Social, energy issues top state ballot measures
by Kristen Gerencher, MarketWatch
SAN FRANCISCO (MarketWatch) — For many voters, picking the next U.S. president on Election Day may be the easy part. It’s the long, complicated list of state and local ballot initiatives that may detain them in the voting booth.
Thirty-six states have statewide ballot measures this year, amounting to 84 legislative referenda and 59 citizen initiatives, according to the National Conference of State Legislatures.
Thirty-six states have statewide ballot measures this year, amounting to 84 legislative referenda and 59 citizen initiatives.
That’s down from 76 citizen initiatives that appeared in 2006, the second highest number of any year since the initiative process began in the early 1900s, said Jennie Drage Bowser, senior elections analyst for the NCSL in Denver.
While there’s no overriding theme this year, among the issues voters will face are restrictions on abortion, immigration, same-sex marriage and affirmative action; proposals to expand gambling and lotteries; and tax and revenue measures.
At 14, Colorado leads the pack with the most total ballot measures this year, with California and Oregon close behind with 12 questions in each state. New Mexico has nine, Arizona has eight and South Dakota and Louisiana each list seven statewide questions on their ballots.
Some of them may look familiar.
"There are quite a few repeat measures this year," Bowser said. "Oregon considered the same exact tax cut in 2000 and it failed. Massachusetts considered getting rid of the income tax in 2002 and it failed."
Energy in the spotlight
Transportation, energy and environmental protection issues appear to be a growing part of the voting process. Three states address renewable energy on their ballots, a category that’s likely to grow in coming years, Bowser said.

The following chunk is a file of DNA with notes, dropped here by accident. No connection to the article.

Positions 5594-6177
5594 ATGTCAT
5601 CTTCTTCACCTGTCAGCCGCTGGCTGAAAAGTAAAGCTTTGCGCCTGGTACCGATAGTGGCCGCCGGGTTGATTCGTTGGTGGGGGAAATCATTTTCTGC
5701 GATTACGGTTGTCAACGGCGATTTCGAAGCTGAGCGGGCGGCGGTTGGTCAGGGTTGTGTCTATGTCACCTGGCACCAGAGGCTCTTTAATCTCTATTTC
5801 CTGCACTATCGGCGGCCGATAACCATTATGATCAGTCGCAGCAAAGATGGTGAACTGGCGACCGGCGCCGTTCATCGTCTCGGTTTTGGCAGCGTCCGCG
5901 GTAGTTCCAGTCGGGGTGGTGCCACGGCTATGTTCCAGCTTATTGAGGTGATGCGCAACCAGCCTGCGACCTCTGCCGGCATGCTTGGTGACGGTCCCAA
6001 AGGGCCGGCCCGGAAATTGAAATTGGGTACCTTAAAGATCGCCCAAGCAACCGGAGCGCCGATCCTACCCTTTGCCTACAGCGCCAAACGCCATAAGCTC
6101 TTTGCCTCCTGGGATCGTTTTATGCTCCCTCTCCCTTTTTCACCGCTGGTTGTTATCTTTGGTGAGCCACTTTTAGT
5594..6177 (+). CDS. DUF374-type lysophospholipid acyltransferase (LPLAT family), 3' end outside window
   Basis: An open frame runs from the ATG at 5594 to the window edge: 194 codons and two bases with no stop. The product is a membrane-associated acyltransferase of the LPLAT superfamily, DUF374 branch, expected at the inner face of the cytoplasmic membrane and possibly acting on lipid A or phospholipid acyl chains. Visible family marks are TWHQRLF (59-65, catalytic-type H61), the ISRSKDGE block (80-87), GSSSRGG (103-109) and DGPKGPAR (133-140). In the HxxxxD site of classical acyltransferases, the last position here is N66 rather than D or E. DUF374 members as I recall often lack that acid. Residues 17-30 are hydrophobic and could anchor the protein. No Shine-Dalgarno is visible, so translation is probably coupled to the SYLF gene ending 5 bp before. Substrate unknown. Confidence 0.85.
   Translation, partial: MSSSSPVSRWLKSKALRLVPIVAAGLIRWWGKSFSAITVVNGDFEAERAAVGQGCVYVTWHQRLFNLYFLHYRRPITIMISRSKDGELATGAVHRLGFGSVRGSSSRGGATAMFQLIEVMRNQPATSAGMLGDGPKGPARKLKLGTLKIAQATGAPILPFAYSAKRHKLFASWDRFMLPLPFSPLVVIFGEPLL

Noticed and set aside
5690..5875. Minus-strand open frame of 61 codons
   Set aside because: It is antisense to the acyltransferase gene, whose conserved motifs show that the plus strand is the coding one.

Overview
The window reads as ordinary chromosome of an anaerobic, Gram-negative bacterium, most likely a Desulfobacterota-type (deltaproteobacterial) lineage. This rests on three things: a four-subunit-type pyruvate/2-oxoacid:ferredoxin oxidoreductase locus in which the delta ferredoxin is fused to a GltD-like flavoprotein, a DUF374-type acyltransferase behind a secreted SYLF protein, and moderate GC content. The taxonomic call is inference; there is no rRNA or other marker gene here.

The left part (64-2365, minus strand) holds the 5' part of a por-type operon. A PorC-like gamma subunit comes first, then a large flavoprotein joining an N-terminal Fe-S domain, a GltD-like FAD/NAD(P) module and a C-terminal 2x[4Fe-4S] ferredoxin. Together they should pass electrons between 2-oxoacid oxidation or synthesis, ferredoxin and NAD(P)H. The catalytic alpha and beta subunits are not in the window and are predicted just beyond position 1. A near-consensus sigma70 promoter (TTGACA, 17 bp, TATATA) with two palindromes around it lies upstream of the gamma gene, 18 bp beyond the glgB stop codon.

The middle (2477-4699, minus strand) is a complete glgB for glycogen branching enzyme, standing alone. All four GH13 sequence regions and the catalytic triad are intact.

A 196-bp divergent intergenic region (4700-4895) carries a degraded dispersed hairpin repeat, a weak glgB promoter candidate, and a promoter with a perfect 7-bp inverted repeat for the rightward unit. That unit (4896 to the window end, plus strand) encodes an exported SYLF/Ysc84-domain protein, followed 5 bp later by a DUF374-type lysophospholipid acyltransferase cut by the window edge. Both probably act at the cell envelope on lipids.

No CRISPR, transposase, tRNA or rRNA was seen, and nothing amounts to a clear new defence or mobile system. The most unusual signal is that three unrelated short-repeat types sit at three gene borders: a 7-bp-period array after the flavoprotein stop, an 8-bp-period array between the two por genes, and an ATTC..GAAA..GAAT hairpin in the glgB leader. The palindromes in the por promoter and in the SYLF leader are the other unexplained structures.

A proposition in Missouri would require investor-owned utilities to produce or buy 15% of their electricity from renewable resources by 2020. In Colorado, a measure would increase taxes paid by the oil and gas industry and distribute 10% of the new revenue to programs promoting energy efficiency and renewable sources.
Two controversial initiatives in California are drawing attention. One of them, Proposition 10, was bankrolled by Clean Energy Fuels Corp., a company that provides natural gas to vehicles and was founded by Texas oil billionaire and investor T. Boone Pickens.
Prop. 10 would allow the state to sell $5 billion in bonds for various renewable energy and air-emissions reduction purposes. It would issue rebates to buyers of certain high fuel economy and alternative-fuel vehicles.
The measure is poorly written and attempts to distort the market in favor of natural-gas products that help the business interests of the people sponsoring the measure, said Richard Holober, executive director of the Consumer Federation of California in San Mateo.
"It’s not as if California does not have clean-vehicle programs up and running. We do," he said. "What Proposition 10 did was reinvent the wheel and made it square instead of round."
California air regulators recently started a more stringent program than the one proposed in Proposition 10 that allows truck drivers to apply for subsidies to buy clean trucks, he said. The subsidies aren’t guaranteed, and truckers must turn in their polluting trucks to qualify. Those who receive money from the state are required to install a tracking device so drivers who take their vehicles out of state too often can be fined, Holober said.